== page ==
Google, sister company Jigsaw offer cybersecurity to election groups

Ahead of the French elections, Google is packaging a trio of free tools for journalists, NGOs, and other institutions that facilitate elections.

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"Free and fair elections depend on people having access to the information they need, and around the world the sources of that information are increasingly under attack," said Google France and Jigsaw. (Image: Project Shield Google)

Weeks ahead of the national elections in France, Google and its sister company Jigsaw are helping news sites, NGOs, and other entities involved in the elections process protect themselves against digital threats.

The two companies have packaged a suite of "Protect Your Election" tools, which includes two-step verification and the Password Alert Chrome extension. It also includes access to Project Shield, a layer of defense against DDOS attacks.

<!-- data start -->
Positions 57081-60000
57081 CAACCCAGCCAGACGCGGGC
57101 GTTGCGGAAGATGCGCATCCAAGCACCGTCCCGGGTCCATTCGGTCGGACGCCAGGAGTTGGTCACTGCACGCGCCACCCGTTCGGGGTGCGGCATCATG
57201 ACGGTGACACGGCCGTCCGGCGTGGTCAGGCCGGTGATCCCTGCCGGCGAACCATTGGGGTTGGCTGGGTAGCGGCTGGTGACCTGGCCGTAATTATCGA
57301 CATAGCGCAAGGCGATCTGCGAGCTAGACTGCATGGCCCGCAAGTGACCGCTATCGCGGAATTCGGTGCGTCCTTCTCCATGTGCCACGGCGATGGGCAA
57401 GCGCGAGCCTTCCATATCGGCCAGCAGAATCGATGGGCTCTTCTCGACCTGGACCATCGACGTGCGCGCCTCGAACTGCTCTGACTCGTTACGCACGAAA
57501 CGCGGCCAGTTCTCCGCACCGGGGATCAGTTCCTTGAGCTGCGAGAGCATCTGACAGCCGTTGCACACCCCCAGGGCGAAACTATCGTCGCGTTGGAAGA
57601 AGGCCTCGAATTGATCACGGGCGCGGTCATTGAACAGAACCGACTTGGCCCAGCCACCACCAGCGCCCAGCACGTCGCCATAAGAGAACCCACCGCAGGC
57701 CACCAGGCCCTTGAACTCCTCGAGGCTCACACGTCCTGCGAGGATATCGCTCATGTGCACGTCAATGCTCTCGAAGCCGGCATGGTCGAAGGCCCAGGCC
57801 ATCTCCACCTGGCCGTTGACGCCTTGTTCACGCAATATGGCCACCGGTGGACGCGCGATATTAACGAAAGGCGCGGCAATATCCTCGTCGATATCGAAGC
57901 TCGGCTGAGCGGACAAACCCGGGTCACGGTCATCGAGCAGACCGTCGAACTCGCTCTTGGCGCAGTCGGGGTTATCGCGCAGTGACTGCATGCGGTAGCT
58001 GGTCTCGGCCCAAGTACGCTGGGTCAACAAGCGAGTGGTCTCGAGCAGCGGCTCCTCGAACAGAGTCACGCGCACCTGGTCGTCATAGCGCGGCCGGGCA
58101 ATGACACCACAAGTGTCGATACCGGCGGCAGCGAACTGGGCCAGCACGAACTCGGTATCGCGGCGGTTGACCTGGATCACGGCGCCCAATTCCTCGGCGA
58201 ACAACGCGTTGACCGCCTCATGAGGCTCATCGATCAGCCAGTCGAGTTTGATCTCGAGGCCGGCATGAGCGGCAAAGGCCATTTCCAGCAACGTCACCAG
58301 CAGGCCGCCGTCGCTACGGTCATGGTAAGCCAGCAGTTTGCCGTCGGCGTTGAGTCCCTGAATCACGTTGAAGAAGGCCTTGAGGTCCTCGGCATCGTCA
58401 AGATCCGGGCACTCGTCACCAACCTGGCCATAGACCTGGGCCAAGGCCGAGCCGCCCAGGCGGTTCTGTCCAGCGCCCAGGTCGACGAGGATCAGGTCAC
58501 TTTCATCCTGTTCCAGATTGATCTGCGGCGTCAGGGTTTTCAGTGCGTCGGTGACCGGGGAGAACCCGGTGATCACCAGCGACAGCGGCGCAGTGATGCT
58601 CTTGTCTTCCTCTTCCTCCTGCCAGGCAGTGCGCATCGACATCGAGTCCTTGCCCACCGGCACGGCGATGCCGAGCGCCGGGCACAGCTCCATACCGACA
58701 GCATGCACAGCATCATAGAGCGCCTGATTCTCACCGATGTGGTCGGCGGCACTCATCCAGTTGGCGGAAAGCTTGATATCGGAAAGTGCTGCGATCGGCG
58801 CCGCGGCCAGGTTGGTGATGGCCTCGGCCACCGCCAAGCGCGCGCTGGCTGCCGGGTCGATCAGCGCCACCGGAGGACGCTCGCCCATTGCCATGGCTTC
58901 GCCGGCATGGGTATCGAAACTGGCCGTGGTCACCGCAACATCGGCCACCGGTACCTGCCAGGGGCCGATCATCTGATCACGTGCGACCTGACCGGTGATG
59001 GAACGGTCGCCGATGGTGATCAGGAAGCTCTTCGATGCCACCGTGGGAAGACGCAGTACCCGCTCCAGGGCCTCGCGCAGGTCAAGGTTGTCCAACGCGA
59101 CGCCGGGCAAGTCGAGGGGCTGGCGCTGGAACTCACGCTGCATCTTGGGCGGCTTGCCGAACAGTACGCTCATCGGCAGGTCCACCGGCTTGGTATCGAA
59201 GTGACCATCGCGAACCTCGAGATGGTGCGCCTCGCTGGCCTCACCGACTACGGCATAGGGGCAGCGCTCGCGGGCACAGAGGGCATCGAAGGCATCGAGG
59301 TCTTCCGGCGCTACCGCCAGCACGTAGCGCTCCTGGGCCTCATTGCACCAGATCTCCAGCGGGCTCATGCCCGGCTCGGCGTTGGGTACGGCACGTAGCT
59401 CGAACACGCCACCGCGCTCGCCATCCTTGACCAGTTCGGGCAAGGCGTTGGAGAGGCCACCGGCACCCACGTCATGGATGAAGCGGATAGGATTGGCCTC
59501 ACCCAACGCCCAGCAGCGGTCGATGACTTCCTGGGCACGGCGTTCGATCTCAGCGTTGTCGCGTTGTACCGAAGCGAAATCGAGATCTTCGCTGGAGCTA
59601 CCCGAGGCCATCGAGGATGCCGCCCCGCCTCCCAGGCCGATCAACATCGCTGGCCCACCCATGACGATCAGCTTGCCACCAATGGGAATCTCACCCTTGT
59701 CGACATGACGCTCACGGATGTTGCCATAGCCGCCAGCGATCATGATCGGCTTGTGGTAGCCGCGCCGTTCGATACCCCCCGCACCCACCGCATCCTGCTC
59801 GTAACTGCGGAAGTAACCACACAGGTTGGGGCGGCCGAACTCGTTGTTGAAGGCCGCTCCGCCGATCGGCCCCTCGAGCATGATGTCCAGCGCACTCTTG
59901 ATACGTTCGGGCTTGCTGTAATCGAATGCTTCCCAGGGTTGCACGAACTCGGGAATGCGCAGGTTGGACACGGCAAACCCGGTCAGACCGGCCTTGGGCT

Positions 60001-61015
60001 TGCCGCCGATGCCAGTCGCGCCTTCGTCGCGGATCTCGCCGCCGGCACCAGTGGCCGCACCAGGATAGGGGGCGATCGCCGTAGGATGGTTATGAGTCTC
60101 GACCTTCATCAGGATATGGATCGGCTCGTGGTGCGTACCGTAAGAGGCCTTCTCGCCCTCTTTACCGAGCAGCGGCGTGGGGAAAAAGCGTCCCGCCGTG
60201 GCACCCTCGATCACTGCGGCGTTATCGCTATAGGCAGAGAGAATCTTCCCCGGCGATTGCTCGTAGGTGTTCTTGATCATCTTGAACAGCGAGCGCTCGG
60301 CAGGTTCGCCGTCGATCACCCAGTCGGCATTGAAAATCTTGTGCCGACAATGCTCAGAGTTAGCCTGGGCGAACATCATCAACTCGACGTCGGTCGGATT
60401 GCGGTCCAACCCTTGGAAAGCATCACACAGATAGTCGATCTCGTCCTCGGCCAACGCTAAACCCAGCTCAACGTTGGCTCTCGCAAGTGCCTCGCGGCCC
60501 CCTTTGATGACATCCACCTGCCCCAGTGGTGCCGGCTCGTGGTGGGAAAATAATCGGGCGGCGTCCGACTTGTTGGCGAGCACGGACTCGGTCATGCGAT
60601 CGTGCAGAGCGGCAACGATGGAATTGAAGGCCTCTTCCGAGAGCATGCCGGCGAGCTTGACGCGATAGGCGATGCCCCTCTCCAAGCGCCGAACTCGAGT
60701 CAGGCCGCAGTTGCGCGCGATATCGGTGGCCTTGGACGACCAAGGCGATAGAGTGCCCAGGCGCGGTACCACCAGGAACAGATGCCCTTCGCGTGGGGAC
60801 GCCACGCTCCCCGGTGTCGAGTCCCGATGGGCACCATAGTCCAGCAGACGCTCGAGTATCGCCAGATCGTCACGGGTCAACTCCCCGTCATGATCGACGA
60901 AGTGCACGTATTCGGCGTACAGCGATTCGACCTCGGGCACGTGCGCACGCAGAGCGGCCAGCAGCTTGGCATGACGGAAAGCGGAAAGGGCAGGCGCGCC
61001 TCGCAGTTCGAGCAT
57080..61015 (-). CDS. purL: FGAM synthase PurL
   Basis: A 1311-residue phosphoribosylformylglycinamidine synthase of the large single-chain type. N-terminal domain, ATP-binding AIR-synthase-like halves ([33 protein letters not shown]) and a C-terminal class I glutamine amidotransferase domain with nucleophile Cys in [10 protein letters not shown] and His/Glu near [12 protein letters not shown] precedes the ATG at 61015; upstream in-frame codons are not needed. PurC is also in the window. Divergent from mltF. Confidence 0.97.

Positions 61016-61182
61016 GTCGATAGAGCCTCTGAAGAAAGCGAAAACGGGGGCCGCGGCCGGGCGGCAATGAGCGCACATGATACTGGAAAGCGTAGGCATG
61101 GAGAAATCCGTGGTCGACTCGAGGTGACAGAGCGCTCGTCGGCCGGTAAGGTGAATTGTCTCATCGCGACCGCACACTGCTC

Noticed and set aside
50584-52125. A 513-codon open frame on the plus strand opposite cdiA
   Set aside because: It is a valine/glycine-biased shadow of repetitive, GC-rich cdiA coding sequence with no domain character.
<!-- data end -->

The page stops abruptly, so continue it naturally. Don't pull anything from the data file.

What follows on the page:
"Free and fair elections depend on people having access to the information they need, and around the world the sources of that information are increasingly under attack," said Anne-Gabrielle Dauba-Pantanacce of Google France and Jigsaw's Jamie Albers in a blog post.

While these tools aren't exactly new, tech giants like Google are under growing pressure to respond to cybersecurity threats against democratic institutions. A NATO official recently warned that cyber attacks pose a threat to democracy around the globe, while Tim Berners-Lee, inventor of the world wide web, is pressing Facebook and Google to do more about the spread of misinformation.

Meanwhile, Microsoft executive Brad Smith has called on tech companies to serve as a "digital Switzerland" to assist and protect customers of any national origin against cyber attacks.

Google and Jigsaw noted that Holland's leading election information site went offline just hours before this year's election due to a DDOS attack. Now, the Dutch site is using Shield and has stayed online through continued attacks.

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